Gulf of Oman incident: Did Qatar really have prior knowledge of a ‘sabotage attack’? falsely accused Qatar of being informed of a ‘sabotage attack’ on commercial vessels in the Gulf of Oman on May 12, 2019. Qatar has rejected such allegations and asked the news outlet to correct its facts.


According to a Western Intelligence report, Qatar had advance knowledge of Iran’s attacks on four ships in the Gulf of Oman in May and it failed to warn the US, France and the United Kingdom. This report comes in contrast to the anti-terrorism cooperation between the US and Qatar.

However, in a latest development, the state of Qatar has categorically rejected the allegations leveled against it by a western media outlet. Ministry of Foreign Affairs came out with a statement against an article published by that made baseless allegations against Qatar. Qatar has rejected the allegations and clarified its position on the matter.

Read more: Gulf of Oman attacks: how merchant ships can keep safe in dangerous water

The ministry clearly stated that Qatar had no prior knowledge of the attack on commercial vessels in the Gulf of Oman on May 12, 2019. The reports claiming Qatar had advance information are misleading, it added.

In its statement, the ministry said “It is well beneath the standards of to post the November 16, 2019 article by Benjamin Weinthal at the Foundation for Defense of Democracies (FDD) full of baseless assertions and attacks. The State of Qatar had no advance knowledge of the attack on commercial vessels in the Gulf of Oman on May 12, 2019. Nowhere in Weinthal’s article does a United States government official or any Western government official corroborate or support Weinthal’s claim. Yet allows him to use an unseen and unverified report”.

Qatar, an ally of the USA, has also clarified that it always cooperates and never backtracks from the promises it makes. “In its role as an ally of the United States, Qatar provides unfettered access to a state-of-the-art military base, along with intelligence and logistical support. Significant intelligence sharing takes place and Qatar would never withhold critical intelligence from its allies, the statement said.

Weinthal misleads and distorts throughout his piece. The Associated Press reported that Weinthal’s employer, FDD, worked with one of the blockading countries paid representative Elliot Broidy to commission and published articles exactly like the’s piece, as well as execute an anti-Qatar conference in May 2017. As a result, it is not surprising Weinthal and FDD would attempt to advance these false narratives.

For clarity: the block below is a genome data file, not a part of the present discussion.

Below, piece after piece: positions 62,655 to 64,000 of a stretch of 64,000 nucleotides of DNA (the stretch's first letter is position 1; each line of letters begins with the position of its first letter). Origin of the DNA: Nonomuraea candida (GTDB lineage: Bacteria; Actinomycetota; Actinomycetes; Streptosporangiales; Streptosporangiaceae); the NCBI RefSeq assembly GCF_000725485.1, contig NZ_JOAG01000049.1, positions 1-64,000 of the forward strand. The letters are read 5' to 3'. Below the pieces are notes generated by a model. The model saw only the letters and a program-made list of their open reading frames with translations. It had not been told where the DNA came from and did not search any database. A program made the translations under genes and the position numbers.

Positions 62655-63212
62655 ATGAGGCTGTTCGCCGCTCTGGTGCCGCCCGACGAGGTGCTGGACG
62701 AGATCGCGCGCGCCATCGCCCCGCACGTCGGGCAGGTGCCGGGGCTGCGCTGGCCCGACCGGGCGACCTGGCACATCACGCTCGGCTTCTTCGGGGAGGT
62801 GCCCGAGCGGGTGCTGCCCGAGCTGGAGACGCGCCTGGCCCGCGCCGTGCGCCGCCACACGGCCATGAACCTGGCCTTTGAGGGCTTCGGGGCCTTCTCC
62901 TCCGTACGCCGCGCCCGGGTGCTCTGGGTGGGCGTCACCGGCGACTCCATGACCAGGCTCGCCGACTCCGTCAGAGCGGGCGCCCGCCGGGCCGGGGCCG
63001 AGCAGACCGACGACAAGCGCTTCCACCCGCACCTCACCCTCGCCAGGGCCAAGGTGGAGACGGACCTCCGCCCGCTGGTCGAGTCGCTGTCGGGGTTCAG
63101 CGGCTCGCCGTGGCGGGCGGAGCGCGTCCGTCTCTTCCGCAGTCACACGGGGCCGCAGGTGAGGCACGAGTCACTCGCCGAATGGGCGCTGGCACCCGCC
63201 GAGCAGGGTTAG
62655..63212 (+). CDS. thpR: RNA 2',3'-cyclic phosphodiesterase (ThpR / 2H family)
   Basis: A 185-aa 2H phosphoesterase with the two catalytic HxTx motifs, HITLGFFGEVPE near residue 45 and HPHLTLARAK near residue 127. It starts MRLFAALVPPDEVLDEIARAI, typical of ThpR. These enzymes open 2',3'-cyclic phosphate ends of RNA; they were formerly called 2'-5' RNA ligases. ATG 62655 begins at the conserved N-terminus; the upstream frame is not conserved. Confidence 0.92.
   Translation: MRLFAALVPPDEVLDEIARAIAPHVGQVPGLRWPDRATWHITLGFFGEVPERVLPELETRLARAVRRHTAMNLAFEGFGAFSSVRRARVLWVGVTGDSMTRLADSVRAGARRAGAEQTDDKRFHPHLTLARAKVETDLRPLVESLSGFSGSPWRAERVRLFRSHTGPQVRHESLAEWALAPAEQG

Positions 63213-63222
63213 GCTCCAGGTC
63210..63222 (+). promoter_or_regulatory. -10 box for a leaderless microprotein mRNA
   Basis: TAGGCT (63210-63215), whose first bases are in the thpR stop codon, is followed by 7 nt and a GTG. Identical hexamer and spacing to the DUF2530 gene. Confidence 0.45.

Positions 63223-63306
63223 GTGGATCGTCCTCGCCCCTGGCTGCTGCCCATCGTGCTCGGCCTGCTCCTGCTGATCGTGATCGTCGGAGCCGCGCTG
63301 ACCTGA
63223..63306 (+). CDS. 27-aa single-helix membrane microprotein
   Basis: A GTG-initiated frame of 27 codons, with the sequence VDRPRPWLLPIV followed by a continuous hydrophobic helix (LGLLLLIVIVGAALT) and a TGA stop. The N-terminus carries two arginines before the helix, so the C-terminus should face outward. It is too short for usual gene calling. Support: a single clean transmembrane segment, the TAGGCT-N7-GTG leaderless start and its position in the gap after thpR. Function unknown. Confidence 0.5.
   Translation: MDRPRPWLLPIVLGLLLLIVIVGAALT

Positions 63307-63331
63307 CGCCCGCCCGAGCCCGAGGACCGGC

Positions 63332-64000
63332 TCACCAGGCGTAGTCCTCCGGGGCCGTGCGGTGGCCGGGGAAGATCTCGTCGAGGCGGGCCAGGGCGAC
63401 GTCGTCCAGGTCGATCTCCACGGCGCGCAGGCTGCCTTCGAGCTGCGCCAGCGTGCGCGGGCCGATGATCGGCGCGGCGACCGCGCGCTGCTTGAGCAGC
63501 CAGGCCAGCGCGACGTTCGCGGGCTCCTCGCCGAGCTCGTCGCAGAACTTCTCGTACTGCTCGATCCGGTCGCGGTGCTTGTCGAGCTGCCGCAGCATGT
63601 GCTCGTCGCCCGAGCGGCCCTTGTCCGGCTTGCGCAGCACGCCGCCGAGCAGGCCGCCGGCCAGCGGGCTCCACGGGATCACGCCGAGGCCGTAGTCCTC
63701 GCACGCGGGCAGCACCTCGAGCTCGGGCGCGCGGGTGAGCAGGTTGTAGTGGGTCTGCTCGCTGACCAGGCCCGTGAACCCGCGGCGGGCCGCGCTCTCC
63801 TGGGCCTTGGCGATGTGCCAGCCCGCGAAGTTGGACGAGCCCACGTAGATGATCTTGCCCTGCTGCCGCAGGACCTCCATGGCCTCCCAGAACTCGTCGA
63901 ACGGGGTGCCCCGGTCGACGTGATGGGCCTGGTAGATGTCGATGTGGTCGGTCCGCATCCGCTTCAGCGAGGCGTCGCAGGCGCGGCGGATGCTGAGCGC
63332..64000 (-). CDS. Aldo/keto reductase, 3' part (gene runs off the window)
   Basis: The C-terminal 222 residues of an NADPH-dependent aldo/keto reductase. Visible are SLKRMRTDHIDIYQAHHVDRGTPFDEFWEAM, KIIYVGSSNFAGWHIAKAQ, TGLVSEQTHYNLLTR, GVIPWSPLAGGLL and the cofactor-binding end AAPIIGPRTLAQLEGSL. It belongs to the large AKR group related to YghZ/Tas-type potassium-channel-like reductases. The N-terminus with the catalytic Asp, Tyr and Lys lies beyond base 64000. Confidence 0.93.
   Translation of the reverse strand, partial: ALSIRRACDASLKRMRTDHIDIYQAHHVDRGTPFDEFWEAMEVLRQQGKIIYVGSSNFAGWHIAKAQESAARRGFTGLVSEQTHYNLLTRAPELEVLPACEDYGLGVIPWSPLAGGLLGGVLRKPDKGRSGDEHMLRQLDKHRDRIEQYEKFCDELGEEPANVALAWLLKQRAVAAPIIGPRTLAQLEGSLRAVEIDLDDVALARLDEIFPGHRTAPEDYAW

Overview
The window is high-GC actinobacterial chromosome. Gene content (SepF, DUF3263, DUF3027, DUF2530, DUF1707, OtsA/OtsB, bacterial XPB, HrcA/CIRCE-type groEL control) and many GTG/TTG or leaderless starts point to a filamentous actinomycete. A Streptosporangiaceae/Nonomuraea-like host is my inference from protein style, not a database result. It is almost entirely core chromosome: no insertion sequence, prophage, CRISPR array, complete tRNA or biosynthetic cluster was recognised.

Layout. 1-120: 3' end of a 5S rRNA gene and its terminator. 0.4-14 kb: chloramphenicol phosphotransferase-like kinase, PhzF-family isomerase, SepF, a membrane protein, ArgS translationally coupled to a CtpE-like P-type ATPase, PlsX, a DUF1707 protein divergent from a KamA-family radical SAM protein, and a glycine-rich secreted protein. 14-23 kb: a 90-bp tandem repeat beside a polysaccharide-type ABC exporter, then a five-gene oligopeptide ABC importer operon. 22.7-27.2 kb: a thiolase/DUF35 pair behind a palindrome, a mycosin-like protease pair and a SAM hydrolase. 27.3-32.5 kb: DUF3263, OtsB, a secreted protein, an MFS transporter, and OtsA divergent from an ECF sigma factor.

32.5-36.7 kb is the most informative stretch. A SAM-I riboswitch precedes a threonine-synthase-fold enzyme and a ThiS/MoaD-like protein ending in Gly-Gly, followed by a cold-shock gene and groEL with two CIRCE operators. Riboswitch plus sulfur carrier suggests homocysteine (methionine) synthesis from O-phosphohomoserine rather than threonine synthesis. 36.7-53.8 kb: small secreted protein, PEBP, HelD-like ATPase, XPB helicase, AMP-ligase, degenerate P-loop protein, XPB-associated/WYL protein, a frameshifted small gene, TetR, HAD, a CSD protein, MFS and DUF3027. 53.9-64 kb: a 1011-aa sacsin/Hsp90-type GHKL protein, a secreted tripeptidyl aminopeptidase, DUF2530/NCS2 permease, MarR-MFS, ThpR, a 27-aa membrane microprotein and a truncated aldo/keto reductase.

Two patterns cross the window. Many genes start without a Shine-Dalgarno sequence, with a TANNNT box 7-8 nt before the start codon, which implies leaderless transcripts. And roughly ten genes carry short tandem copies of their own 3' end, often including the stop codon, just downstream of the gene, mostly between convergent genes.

On June 5, 2017, Saudi Arabia, the United Arab Emirates, Bahrain, and Egypt cut diplomatic ties and trade relations with Qatar, closing land, air and sea links, as they accused Doha of supporting “terrorism” and their regional rival, Iran. Doha vehemently denies the charges and says the boycott aims to impinge on its sovereignty.

As a result of the blockade, Qatar is facing several challenges. Maryam bint Abdullah al-Attiyah, Secretary-General National Human Rights Committee (NHRC), pointed to “the seriousness of the violations affecting Qatari children as a result of the blockade imposed on the country, expressing regret that the celebration of the Universal Children’s Day coincided with the continuing violations and discriminatory measures of the blockade countries, which did not exclude any category of Qatari society, including children”.

Read more: Ending blockade: Qatar and Saudi Arabia are moving towards a major breakthrough

According to media reports, after the attack, Riyadh identified two of the ships as Saudi, and a Norwegian company said it owned another. The fourth ship was a storage tanker flagged in Sharjah, one of the United Arab Emirates (UAE)’s seven emirates.

U.S. officials, notably former U.S. National Security Adviser Jon Bolton, pinned the blame on Iran’s Islamic Revolutionary Guard Corps (IRGC), a charge Tehran has categorically rejected. “Credible intelligence reports indicate that the IRGC-Quds Forces Naval unit is responsible for the Fujairah Port attacks, and the elements of civilian government of Iran, as well as the State of Qatar, were aware of the IRGC’s activities,” Fox News quoted the western intelligence report as saying.

May 2019 Gulf of Oman Incident

On 12 May 2019, four commercial ships were damaged off Fujairah’s coast in the Gulf of Oman. The ships included two Saudi Arabian registered oil tankers, a Norwegian registered oil tanker, and an Emirati registered bunkering ship. The ships were anchored on the United Arab Emirates territorial waters for bunkering in Port of Fujairah. The Ministry of Foreign Affairs of the United Arab Emirates reported that the ships had been subject to a “sabotage attack”.

An official inquiry was carried out by the UAE with the help of the United States and France. Initial investigation report confirmed that 5-to-10-foot (1.5 to 3.0 m) holes near or below all the ships’ waterlines were probably caused by explosive charges.

Read more: Iran foils attack on Revolutionary Guards Commander Qassem Soleimani

The USA blamed the Iranian Revolutionary Guard Corps for attacking the ship. The US Secretary of State Mike Pompeo blamed Iran for the alleged attack in order to raise the price of oil as Washington works to end Iran’s exports of crude. On the other hand, Iran categorically rejected the allegations and demanded an international investigation. Iran believes that this ‘sabotage attack’ can be a possible false flag operation or an “Israeli mischief” to attempt and cause a military reaction.

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